HomeThe MarketPre-auction estimates exceeded at Bonhams' bike sale

Pre-auction estimates exceeded at Bonhams’ bike sale


Barn-found 1949 Vincent White Shadow sell for $210,000+ at Bonhams auction in England | Bonhams photos
Barn-found 1949 Vincent White Shadow sell for $210,000+ at Bonhams auction in England | Bonhams photos

With a barn-found 1949 Vincent HRD 988cc White Shadow Series-C project bike selling for £163,900, which is more than $210,000 and nearly three times its high pre-sale estimated value, Bonhams motorcycle department enjoyed its Spring Stafford Sale on Sunday with a 90 percent sell-through rate and total sales of £2,132,257 (more than $2.73 million).

The sale was held in conjunction with the Carole Nash International Classic MotorCycle Show. Prices reported include buyer’s fees.

The ’49 Vincent had not been ridden in more than 40 years, Bonhams reported.

“The highlight of the sale, the Vincent White Shadow, proves that barn-find machines remain as desirable as ever,” James Stensel, head of Bonhams Motorcycle Department, said in the post-sale news release.

“It has been another tremendous sale for Bonhams at Stafford,” he added. “It was fantastic to see British marques continuing to perform so well across the board, ranging from pre-war Brough Superiors to ’60s Manx racers.”

Among the highlight sales was a 1948 Velocette 348cc KTT MkVIII that Freddie Frith rode to the 1949 world championship. The bike, which also won the 1949 Isle of Man Junior TT, sold for £135,900 (more than $174,000).

“It was our first sale featuring a World Championship-winning machine,” Stensel said, “and we were thrilled to see it sell for such a high price.

“The percentage of lots sold reflects continued buyer confidence. Bidding was brisk throughout the sale, pushing values well beyond the pre-sale auction estimates.”

1998 MV Agusta still in its crate
1998 MV Agusta still in its crate

Among other highlights:

  • A second Vincent, a 1951 HRD 998cc Rapide Series-C, sold for
    £42,500 (nearly $55,000), nearly doubling its pre-sale estimate.
  • A 1938 Velocette 349cc KSS Mark II, formerly part of the Frederick George Pewrris collection and sold in disassembled pieces as a project bike, brought £9,775 (more than $12,500) triple its pre-sale expectations.
  • A still-in-the-crate 1998 MV Agusta 750cc F4 “Serie Oro” sold for
    £36,800 (more than $47,000).
  • British motorcycles did well at the sale. Among those topping pre-sale estimates were three Brough Superiors — a 1926 981cc SS80/100 selling for £126,940 (nearly $163,000), a 1930 OHV 680 Black Alpine going for £112,380 (more than $144,000) and a 1929 OHV 680 bringing £68,700 (more than $88,000).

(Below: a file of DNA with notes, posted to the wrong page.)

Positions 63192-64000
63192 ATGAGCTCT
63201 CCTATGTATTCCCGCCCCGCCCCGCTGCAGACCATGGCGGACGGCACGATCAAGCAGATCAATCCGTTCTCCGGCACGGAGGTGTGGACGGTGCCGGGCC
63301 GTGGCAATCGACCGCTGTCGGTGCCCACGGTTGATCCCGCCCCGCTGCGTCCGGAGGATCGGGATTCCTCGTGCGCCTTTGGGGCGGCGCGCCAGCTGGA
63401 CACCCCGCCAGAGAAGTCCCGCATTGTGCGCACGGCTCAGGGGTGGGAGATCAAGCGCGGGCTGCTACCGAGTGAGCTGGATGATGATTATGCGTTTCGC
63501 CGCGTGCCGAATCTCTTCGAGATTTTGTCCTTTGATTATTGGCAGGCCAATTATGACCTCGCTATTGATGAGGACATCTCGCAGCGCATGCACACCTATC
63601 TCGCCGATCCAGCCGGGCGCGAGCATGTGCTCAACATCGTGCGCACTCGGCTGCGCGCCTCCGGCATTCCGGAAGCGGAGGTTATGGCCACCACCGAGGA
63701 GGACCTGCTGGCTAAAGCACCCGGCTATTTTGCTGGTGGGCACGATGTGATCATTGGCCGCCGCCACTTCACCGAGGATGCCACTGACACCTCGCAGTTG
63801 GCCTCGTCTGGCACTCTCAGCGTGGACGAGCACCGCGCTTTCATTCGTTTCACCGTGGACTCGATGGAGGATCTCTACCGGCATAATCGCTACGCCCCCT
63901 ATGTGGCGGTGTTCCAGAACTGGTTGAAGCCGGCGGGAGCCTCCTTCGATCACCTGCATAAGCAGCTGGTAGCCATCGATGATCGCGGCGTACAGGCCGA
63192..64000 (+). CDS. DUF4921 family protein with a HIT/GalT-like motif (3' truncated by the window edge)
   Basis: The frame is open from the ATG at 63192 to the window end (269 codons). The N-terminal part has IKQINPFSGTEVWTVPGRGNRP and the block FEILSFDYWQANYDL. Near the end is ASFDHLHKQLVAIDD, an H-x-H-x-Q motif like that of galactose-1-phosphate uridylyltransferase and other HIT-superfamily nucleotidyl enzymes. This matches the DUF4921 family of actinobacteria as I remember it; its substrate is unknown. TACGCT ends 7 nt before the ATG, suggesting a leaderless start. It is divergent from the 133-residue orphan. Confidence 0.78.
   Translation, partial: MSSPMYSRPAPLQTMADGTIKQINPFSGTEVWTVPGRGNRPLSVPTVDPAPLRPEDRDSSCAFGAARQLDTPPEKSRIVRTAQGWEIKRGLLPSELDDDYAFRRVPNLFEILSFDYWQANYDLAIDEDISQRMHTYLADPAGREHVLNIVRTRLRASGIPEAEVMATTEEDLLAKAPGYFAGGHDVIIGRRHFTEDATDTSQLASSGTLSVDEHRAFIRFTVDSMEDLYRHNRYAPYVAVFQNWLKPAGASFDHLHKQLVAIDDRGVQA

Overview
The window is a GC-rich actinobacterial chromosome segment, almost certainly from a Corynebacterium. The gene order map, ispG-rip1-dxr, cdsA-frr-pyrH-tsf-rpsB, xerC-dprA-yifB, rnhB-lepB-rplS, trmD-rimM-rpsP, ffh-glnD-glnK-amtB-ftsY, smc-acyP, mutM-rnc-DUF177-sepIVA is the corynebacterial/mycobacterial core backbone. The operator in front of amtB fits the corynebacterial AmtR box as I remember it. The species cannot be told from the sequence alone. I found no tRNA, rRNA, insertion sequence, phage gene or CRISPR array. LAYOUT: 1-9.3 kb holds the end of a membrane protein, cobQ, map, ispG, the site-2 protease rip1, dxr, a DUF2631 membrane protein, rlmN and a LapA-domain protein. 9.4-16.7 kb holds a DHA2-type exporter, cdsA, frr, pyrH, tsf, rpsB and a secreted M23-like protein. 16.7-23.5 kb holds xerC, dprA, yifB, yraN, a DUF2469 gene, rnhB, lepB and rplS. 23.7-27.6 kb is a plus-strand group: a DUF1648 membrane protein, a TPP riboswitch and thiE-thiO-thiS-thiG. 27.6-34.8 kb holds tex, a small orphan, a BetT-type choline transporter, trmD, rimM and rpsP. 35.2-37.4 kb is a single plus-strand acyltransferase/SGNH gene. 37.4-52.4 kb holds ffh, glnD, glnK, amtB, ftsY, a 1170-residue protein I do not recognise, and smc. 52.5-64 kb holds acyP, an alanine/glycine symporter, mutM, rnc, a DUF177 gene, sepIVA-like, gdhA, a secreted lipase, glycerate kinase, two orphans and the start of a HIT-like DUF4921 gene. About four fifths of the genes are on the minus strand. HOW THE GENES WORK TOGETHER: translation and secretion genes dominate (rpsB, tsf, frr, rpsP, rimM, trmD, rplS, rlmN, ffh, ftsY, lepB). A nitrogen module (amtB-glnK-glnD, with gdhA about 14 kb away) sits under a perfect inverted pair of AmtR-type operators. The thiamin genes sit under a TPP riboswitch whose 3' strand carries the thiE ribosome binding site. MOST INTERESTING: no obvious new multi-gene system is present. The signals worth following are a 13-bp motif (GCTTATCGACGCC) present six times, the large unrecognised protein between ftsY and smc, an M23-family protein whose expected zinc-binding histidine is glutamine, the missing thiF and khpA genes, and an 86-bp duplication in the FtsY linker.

1938 Velocette 'project'
1938 Velocette ‘project’

The sale opened with parts and motorcycle memorabilia, including two sets of racing leathers. Those worn by Graeme Crosby at the 1983 6-Hour Castrole Australian Endurance Grand Prix sold for £2,750 (more than $3,500) and those worn by Mike Hailwood at the 1978 Bathurst Grand Prix went for £7,250 (nearly $9,300).

“Even after 30 years of Stafford sales, our auction continues to go from strength to strength,” added Malcolm Barber, co-chairman of Bonhams and the auctioneer for the Strafford sale.

“This year perfectly illustrated Bonhams continued dominance in the world of collector motorcycles, and with several single-owner collections and an enormous breadth of models on offer, it was pleasing to see such strong interest from bidders both at home and further afield.

“Being surrounded by like-minded enthusiasts at the show is always a pleasure, and we were delighted to bring the show to a close on such a high note.”

World-winning 1948 Velocette brings $174,000+
World-winning 1948 Velocette brings $174,000+
Larry Edsall
Larry Edsall
A former daily newspaper sports editor, Larry Edsall spent a dozen years as an editor at AutoWeek magazine before making the transition to writing for the web and becoming the author of more than 15 automotive books. In addition to being founding editor at ClassicCars.com, Larry has written for The New York Times and The Detroit News and was an adjunct honors professor at the Walter Cronkite School of Journalism and Mass Communication at Arizona State University.
  1. about 10 years ago i bought from a friend a 1956 triumph 500 flathead motorcycle for 900 bucks that had only 38 miles on the speedometer. my friend had bought it in 1974 from a shop that had it in the original crate. It was the last of the hardtails in british army green. he decided to get rid of the 6 volt battery system and install a magneto to power the bike. well he disasembled it after riding a day or two and it sat in his garage until i saw it and made a offer to buy it. well after putting oil in the cylinders and letting it soak for a week,i began to realize the motor was mint and only tires and the fuel system would need to be tinkered with and replaced the rubber tires and battery. the bike started up and it was not as fast as a regular 500 triumph t100 type bike. i also could not kick start it easily,because i am getting old and not as strong as i used to be. It also needed a new compression release valve which was hard to get for easier starting so i made a quick 1 g profit after my parts and labor bills and sold it for under 5g…. it was a great looking but slow bike.

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